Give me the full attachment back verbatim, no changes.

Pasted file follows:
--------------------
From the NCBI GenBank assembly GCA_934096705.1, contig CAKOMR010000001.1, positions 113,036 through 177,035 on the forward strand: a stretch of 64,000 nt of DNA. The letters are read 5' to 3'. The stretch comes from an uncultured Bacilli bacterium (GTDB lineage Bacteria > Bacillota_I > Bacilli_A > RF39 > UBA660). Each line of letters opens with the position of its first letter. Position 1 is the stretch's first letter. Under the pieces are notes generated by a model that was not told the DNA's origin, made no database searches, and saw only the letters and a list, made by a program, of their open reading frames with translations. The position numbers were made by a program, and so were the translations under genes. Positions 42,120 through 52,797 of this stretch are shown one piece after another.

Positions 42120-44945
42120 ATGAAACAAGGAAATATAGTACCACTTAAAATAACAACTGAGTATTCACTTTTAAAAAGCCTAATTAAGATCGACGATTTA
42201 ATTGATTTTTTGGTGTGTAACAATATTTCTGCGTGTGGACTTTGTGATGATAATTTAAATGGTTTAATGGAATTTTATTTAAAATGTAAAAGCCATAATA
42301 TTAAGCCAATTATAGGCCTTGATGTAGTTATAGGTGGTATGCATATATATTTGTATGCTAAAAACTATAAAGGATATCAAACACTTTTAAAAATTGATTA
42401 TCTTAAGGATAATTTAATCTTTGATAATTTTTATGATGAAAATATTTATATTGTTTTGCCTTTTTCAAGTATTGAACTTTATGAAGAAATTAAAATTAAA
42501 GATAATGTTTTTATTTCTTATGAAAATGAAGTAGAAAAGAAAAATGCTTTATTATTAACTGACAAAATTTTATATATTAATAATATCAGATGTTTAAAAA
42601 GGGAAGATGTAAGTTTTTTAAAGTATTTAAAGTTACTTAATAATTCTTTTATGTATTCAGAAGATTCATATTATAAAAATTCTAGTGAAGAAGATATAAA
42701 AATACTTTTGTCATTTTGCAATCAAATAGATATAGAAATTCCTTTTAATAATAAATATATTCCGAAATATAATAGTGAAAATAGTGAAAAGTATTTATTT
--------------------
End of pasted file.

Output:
From the NCBI GenBank assembly GCA_934096705.1, contig CAKOMR010000001.1, positions 113,036 through 177,035 on the forward strand: a stretch of 64,000 nt of DNA. The letters are read 5' to 3'. The stretch comes from an uncultured Bacilli bacterium (GTDB lineage Bacteria > Bacillota_I > Bacilli_A > RF39 > UBA660). Each line of letters opens with the position of its first letter. Position 1 is the stretch's first letter. Under the pieces are notes generated by a model that was not told the DNA's origin, made no database searches, and saw only the letters and a list, made by a program, of their open reading frames with translations. The position numbers were made by a program, and so were the translations under genes. Positions 42,120 through 52,797 of this stretch are shown one piece after another.

Positions 42120-44945
42120 ATGAAACAAGGAAATATAGTACCACTTAAAATAACAACTGAGTATTCACTTTTAAAAAGCCTAATTAAGATCGACGATTTA
42201 ATTGATTTTTTGGTGTGTAACAATATTTCTGCGTGTGGACTTTGTGATGATAATTTAAATGGTTTAATGGAATTTTATTTAAAATGTAAAAGCCATAATA
42301 TTAAGCCAATTATAGGCCTTGATGTAGTTATAGGTGGTATGCATATATATTTGTATGCTAAAAACTATAAAGGATATCAAACACTTTTAAAAATTGATTA
42401 TCTTAAGGATAATTTAATCTTTGATAATTTTTATGATGAAAATATTTATATTGTTTTGCCTTTTTCAAGTATTGAACTTTATGAAGAAATTAAAATTAAA
42501 GATAATGTTTTTATTTCTTATGAAAATGAAGTAGAAAAGAAAAATGCTTTATTATTAACTGACAAAATTTTATATATTAATAATATCAGATGTTTAAAAA
42601 GGGAAGATGTAAGTTTTTTAAAGTATTTAAAGTTACTTAATAATTCTTTTATGTATTCAGAAGATTCATATTATAAAAATTCTAGTGAAGAAGATATAAA
42701 AATACTTTTGTCATTTTGCAATCAAATAGATATAGAAATTCCTTTTAATAATAAATATATTCCGAAATATAATAGTGAAAATAGTGAAAAGTATTTATTT